While at anchor a marina platform plops down at the back of the ship for kayaking, cat sailing and swimming. I didn’t find the sea as conducive as I’d hoped for paddleboarding. No sooner was I up on the board than I’d be upended by a pesky white crest.
The day after my boarding dawned overcast and breezy. Up early, I caught a rare sighting of the captain, who was doing his rounds. “I haven’t seen the cloud nor the mist for many months,” he said. “It’s the only thing that we can’t control.”
After breakfast we learned that the Patmos beaches caique tour was cancelled due to high winds. Each morning I’d noticed a fleet of shiny mountain bikes propped against the rails of the tender deck. Plan B unfurled.
“Any tips, Jeff?” I asked as I wheeled the bike off. “Gyros and Greek yoghurt – Patmos has some of the best of both. Other than that you’re here for St John.” The Monastery of St John, where Saint John the Theologian is said to have written the Book of Revelations, crowns the hillside port, its sombre battlements looming incongruously over the whitewashed Chora spread at its feet.
But inside those solid 15th century walls I found colonnaded courtyards, inlaid stone floors and hidden crypts. Enjoying the drape of the building’s shadows on my shoulders I counted the residents – kittens: eight; monks: four, before making my way to the diminutive Chapel of St Christodoulos. Now a museum, the frescoed room holds chalices, crowns and manuscripts and… rather more thrillingly, the skull of “doubtful Thomas”.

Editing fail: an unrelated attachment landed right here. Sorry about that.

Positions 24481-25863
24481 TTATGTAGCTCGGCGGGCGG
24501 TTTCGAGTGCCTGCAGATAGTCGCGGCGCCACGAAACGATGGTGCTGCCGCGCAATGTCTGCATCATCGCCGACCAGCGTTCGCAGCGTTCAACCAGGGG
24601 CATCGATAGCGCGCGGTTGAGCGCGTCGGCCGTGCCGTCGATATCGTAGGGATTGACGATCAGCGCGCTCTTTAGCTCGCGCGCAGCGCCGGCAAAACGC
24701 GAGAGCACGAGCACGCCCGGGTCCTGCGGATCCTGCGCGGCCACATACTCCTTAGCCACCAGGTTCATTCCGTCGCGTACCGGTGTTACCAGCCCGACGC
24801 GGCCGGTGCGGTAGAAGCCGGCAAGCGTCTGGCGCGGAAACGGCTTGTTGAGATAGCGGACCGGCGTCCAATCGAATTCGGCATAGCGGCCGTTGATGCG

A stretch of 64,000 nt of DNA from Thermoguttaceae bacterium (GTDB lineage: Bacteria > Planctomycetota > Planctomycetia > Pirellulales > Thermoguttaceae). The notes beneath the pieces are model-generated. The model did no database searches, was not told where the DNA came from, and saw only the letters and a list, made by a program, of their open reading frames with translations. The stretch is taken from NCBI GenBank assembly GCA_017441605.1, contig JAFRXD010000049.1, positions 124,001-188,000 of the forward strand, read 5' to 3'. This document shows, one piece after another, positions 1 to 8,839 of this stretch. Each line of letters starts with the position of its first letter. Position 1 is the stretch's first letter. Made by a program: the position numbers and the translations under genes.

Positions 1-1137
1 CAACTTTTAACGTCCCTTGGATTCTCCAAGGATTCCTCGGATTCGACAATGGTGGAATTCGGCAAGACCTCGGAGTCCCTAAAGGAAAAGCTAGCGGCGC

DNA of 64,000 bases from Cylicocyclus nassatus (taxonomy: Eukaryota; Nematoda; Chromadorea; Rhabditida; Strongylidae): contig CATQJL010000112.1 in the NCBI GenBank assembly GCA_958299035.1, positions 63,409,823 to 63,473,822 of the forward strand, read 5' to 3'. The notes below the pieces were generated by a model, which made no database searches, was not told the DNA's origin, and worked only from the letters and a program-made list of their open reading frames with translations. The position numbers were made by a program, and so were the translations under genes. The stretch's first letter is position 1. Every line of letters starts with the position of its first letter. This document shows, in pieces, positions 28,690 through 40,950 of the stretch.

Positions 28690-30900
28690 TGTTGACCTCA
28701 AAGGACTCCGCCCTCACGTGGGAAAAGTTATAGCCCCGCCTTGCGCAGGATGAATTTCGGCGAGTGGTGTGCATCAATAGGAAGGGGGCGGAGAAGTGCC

By the time I reached Skala (the lower town), just after 2pm, I didn’t much feel like gyros. Instead, for a couple of euros, I caught a bus to the shingley beach of Grikos, about four kilometres along the coast. There, I swam in limpid water and snoozed under the feathery fronds of a tamarisk.
I’m glad I skipped gyros. That evening the chef had prepared a poolside seafood amuse bouche of fat prawns, langoustines and caviar served the traditional way – atop a whipped egg. On this, our penultimate night, I had signed up for one of the cruise line’s signature experiences – the Balinese Dream Bed. An invitation in my cabin confirmed my reservation. “Kindly be advised that your bed under the stars has been prepared for you tonight. Sweet Dreams!” Next to the invitation were some initialled pyjamas. The bed was conceived as a romantic treat – the chance to sleep on a semi-circular bed under a canopy in a secluded area at the front of the ship with a butler and Champagne included. Now staff make up two or three more alfresco beds on the day beds.